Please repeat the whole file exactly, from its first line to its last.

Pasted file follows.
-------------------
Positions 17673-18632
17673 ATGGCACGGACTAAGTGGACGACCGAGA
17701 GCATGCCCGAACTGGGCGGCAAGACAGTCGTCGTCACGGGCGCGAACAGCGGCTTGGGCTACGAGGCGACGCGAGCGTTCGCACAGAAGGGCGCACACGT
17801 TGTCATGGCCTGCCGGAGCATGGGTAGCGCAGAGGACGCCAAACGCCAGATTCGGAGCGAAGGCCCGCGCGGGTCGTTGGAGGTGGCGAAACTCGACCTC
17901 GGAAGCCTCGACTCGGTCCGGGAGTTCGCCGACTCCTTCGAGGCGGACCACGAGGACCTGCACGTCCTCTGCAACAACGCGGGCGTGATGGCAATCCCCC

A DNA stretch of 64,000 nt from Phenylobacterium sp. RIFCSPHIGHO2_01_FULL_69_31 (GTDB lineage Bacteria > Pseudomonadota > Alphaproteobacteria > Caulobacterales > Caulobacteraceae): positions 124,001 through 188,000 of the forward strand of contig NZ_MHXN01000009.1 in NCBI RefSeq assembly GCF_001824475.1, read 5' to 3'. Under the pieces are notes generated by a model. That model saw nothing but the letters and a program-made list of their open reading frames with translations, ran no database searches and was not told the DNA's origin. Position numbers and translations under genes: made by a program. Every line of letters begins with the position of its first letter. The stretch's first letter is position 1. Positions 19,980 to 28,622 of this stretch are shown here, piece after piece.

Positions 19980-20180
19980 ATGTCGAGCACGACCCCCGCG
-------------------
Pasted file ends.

Positions 17673-18632
17673 ATGGCACGGACTAAGTGGACGACCGAGA
17701 GCATGCCCGAACTGGGCGGCAAGACAGTCGTCGTCACGGGCGCGAACAGCGGCTTGGGCTACGAGGCGACGCGAGCGTTCGCACAGAAGGGCGCACACGT
17801 TGTCATGGCCTGCCGGAGCATGGGTAGCGCAGAGGACGCCAAACGCCAGATTCGGAGCGAAGGCCCGCGCGGGTCGTTGGAGGTGGCGAAACTCGACCTC
17901 GGAAGCCTCGACTCGGTCCGGGAGTTCGCCGACTCCTTCGAGGCGGACCACGAGGACCTGCACGTCCTCTGCAACAACGCGGGCGTGATGGCAATCCCCC

A DNA stretch of 64,000 nt from Phenylobacterium sp. RIFCSPHIGHO2_01_FULL_69_31 (GTDB lineage Bacteria > Pseudomonadota > Alphaproteobacteria > Caulobacterales > Caulobacteraceae): positions 124,001 through 188,000 of the forward strand of contig NZ_MHXN01000009.1 in NCBI RefSeq assembly GCF_001824475.1, read 5' to 3'. Under the pieces are notes generated by a model. That model saw nothing but the letters and a program-made list of their open reading frames with translations, ran no database searches and was not told the DNA's origin. Position numbers and translations under genes: made by a program. Every line of letters begins with the position of its first letter. The stretch's first letter is position 1. Positions 19,980 to 28,622 of this stretch are shown here, piece after piece.

Positions 19980-20180
19980 ATGTCGAGCACGACCCCCGCG